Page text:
Lauren Bridges' research focuses on material and symbolic constructions of digital infrastructures (particularly around AI) and why it is important to pay attention to the stories we tell about technology and its futures. She takes an interdisciplinary approach, drawing from various fields such as anthropology, media studies, critical race theory, and women’s studies and engages a multi-method approach including rhetorical criticism, political economic analyses, and ethnographic field-work.
Bridges has written about feminized and precarious labor in the publishing industry, published in New Media & Society, and has presented at a number of conferences and workshops on the data industries, digital labor, and digital infrastructure. In 2019, she was the recipient of the James D. Woods Award for outstanding graduate teaching assistants. Bridges holds a master’s degree in creative writing, publishing, and editing from the University of Melbourne and a bachelor’s degree in business from Queensland University of Technology. Prior to Annenberg, she worked in academic publishing and the nonprofit sector with a focus on social policy.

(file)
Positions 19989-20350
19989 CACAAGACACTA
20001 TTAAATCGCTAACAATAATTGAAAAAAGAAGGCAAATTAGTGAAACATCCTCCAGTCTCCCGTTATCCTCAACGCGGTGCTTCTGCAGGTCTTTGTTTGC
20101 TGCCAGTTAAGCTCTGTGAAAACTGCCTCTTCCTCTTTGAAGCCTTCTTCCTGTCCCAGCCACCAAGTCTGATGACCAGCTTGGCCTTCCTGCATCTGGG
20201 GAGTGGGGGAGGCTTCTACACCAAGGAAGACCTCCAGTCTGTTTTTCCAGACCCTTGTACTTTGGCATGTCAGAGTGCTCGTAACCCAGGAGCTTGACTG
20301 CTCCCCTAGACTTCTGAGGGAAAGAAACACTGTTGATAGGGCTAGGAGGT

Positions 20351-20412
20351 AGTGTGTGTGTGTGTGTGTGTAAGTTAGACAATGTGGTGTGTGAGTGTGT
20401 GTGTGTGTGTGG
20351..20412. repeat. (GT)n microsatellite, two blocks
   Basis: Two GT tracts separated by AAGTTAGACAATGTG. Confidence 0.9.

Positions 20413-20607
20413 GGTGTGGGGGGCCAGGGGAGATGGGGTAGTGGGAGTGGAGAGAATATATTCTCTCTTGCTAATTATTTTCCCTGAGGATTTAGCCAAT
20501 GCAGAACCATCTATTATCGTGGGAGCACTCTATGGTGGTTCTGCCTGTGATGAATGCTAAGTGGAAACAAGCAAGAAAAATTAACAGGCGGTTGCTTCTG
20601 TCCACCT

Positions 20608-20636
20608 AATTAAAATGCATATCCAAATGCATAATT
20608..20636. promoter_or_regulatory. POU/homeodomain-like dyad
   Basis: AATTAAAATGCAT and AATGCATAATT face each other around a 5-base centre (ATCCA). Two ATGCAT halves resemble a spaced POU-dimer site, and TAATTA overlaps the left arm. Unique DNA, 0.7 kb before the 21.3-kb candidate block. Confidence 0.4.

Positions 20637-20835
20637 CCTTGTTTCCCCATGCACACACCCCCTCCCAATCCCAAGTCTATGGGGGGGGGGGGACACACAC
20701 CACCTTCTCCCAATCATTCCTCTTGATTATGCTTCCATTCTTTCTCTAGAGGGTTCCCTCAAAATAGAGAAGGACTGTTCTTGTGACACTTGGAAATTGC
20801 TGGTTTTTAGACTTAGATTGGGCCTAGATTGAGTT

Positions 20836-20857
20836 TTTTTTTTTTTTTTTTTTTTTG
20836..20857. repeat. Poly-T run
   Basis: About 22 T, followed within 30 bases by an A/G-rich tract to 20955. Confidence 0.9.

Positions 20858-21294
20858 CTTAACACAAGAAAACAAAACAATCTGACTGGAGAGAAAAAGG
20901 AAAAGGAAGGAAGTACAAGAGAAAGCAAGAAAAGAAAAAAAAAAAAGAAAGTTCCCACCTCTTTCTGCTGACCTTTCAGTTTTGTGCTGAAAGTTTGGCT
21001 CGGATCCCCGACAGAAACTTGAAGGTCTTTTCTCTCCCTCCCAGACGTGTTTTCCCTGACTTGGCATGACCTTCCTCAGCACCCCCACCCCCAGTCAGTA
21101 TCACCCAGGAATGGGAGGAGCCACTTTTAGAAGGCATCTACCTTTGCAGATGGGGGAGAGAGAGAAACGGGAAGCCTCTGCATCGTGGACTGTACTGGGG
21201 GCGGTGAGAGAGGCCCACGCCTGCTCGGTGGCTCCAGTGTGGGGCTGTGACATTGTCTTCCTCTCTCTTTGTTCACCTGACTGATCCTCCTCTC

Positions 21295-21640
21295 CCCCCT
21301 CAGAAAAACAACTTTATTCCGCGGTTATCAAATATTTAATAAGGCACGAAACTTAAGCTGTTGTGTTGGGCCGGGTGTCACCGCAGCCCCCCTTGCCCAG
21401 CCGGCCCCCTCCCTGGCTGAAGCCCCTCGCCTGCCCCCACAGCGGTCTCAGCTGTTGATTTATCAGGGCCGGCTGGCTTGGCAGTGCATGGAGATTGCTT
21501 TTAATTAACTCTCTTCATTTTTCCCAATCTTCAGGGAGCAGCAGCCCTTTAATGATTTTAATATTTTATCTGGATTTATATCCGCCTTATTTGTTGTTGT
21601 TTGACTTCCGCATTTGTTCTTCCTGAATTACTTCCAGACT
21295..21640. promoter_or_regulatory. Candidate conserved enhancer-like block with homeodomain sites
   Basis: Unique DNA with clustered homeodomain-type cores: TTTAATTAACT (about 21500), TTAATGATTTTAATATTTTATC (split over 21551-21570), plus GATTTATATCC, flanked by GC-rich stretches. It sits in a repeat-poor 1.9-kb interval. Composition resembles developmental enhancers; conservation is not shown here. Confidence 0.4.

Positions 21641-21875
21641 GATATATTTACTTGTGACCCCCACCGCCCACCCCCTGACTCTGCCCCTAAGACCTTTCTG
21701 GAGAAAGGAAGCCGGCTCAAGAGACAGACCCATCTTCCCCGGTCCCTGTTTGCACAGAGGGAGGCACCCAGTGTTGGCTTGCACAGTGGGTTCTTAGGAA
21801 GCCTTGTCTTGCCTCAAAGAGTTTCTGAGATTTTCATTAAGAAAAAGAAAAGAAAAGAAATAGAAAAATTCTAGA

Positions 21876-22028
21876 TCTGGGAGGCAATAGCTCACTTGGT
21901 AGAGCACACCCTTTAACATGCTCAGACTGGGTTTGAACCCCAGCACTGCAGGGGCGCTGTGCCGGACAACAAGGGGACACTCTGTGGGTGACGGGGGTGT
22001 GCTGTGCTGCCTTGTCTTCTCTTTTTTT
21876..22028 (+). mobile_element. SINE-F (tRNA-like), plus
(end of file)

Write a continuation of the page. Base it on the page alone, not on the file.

Lauren Bridges is a doctoral student at the Annenberg School for Communication.